Back to the issue of sexuality. Much clinical work has focused on survivors of trauma who have been treated in an objectified manner and who then relate to others in an objectified way, again, a form of repetition or re-enactment of the past. Flipping through The Atrocity Exhibition, I find Dr. Nathan’s comment, “However, you must understand that for Traven science is the ultimate pornography, analytic activity whose aim is to isolate objects or events from their contexts in time and space,” (Re/Search publication, 1990, p. 36). Some of the more enlightened psychiatrists have realized this insight about objectivity and the scientific method, as Stoller has stated, the “false self of psychoanalysis is our jargonized theory,” (Stoller, Observing the Erotic Imagination, 1985, p. 175). The jargon thus become the fetish which is used to objectify the other. This reminds me, in what way did your medical studies influence your writing?
Could you comment on your commitment to Science Fiction? I just finished your book of essays, A User’s Guide to the Millennium, (which is a great title, by the way) and I was struck by the extent that you consider yourself a S-F writer. In the States, Burroughs, Vonnegut, and Ballard are found in the general fiction section. I think that here S-F tends to be looked down on by the “serious” writers. Although, amongst many of my friends, reading S-F was a kind of rite of passage which led up to the journey away from planet “home.”
One last question, what did you think of the film adaptation of Crash? The movie and the novel have been the topic of a number of conversations that I have had with friends.
Well, I guess I did end up asking a few questions. I would like to go through your books in an orderly fashion and perhaps formulate a few more questions if you are willing to tolerate them. I appreciate your willingness to review these pages.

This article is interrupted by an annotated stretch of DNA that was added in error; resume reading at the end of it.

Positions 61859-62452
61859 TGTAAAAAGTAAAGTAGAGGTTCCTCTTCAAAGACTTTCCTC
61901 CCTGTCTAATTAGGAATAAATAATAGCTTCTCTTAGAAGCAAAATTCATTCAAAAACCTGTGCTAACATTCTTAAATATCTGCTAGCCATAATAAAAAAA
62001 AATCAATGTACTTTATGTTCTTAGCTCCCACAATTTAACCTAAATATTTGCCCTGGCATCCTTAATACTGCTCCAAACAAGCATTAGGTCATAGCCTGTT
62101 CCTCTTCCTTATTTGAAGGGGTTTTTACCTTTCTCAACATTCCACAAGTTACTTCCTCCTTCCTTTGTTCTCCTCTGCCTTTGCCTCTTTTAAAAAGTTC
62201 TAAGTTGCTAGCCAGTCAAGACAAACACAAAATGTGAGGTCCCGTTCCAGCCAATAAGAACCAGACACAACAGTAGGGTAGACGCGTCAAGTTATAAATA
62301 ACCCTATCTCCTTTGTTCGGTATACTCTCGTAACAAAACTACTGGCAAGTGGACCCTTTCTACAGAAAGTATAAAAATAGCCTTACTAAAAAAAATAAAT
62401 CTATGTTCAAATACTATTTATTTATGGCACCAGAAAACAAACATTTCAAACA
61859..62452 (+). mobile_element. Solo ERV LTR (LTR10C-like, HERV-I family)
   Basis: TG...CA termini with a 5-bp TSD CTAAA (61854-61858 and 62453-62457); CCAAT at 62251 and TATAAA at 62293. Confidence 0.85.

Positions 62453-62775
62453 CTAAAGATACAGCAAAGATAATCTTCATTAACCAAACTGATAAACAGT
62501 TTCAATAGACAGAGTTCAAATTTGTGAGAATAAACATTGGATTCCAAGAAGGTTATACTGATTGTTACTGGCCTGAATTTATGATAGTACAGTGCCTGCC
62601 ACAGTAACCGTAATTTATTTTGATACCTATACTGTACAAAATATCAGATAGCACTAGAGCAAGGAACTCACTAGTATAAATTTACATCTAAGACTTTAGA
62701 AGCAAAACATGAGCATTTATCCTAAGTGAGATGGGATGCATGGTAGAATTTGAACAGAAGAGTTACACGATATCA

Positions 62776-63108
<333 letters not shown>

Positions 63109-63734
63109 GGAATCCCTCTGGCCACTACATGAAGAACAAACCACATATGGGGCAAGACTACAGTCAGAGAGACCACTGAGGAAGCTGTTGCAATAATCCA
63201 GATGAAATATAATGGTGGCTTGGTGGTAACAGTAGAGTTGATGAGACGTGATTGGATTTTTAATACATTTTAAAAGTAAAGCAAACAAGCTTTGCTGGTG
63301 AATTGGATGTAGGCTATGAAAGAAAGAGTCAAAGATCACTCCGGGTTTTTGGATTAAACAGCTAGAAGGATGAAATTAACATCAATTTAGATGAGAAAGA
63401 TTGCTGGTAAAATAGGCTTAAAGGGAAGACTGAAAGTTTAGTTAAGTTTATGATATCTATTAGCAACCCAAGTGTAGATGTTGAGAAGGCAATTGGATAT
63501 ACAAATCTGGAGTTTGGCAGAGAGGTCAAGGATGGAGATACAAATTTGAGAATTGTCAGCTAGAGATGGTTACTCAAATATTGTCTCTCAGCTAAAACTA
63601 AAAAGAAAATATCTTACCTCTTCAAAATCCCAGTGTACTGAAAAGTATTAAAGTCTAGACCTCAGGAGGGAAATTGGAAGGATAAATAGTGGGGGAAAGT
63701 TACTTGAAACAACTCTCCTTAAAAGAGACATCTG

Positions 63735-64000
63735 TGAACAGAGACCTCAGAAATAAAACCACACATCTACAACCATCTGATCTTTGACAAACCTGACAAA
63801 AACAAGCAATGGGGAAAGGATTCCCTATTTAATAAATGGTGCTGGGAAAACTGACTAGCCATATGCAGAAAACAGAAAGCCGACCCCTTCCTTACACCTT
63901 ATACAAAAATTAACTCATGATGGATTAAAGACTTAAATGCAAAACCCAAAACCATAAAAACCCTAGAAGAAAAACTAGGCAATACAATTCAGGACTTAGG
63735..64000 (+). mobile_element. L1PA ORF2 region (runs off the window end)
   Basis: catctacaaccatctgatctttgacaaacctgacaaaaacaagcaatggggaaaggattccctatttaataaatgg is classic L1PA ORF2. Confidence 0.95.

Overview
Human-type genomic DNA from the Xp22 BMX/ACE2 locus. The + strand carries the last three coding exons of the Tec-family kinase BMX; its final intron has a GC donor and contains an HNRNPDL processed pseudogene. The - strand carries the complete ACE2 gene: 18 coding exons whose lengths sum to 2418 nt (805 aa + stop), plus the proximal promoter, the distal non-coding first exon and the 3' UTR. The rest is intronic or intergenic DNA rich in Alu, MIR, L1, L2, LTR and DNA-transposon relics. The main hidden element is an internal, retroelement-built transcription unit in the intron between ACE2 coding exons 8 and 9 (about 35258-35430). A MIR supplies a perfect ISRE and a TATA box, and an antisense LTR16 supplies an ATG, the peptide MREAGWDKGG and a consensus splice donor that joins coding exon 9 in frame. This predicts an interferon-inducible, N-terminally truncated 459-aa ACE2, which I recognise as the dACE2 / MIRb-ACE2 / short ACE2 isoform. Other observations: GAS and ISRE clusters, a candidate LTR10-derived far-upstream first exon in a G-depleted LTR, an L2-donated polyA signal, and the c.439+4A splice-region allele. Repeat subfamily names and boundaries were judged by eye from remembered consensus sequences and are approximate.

Happy to answer your questions, and I hope you can read my handwriting [transcribed from original] – I ought to say first that there seems to be an underlying assumption by both you and the received wisdom of the day that all disturbing or violent experience is inherently damaging – that is that experiences such as the death of a spouse or child, death of a parent, the stress of being uprooted from one’s home, the hunger and privations of war, will all leave indelible fracture lines that run through the wounded psyche like a crack through a glass pane, and that even the lightest tap is capable of inflicting irreparable damage – I very much doubt this, although I seem to be opposed to the entire apparatus of 20th century psychotherapy – the fact is that throughout most of their evolution, human beings have been exposed to constant threats and ordeals, both physical and mental, of every kind, and the majority of people recuperate and in due course make a full recovery – when Empire of the Sun was published many people remarked on the appalling hardships I described, as if they were wholly untypical of the lives led by most people of the time – but as I always retort, the experiences I described in Empire of the Sun are far closer to the way in which most people on this planet have always lived, even today – it is we in the suburbanized, welfare-state western democracies who lead untypical lives – if the death of a spouse, child, parent, if hunger, disease, and privation were unusual and deeply damaging, human beings would never have survived. In fact they have enormous powers of recuperation, and when a devastating blow like a child’s loss of a mother, an utterly irreparable disaster according to psychologists such as Bowlby, can be recovered from if the wider family supports and loves the child, and sometimes, I suspect, if it doesn’t – this is not to say that genuinely horrific experiences of a sustained kind – like Nazi death camps and so on – do not inflict lasting damage – of course they do, just as some people will never recover from the wounds of a serious car crash.
I think this preamble probably answers many of your questions, but I will deal with them one at a time –
Childhood experiences and my later writing, and would I have become a writer but for WWII?
I think those experiences were a remarkable education, introducing me to an immensely wider contact with the real world than I would have had if my father had been running a textile company in Manchester – I also saw adults under pressure – an education in itself – in fact I didn’t write Empire of the Sun until I was in my mid-50’s and I think that I had long since come to terms with my experience of the war and risen above it.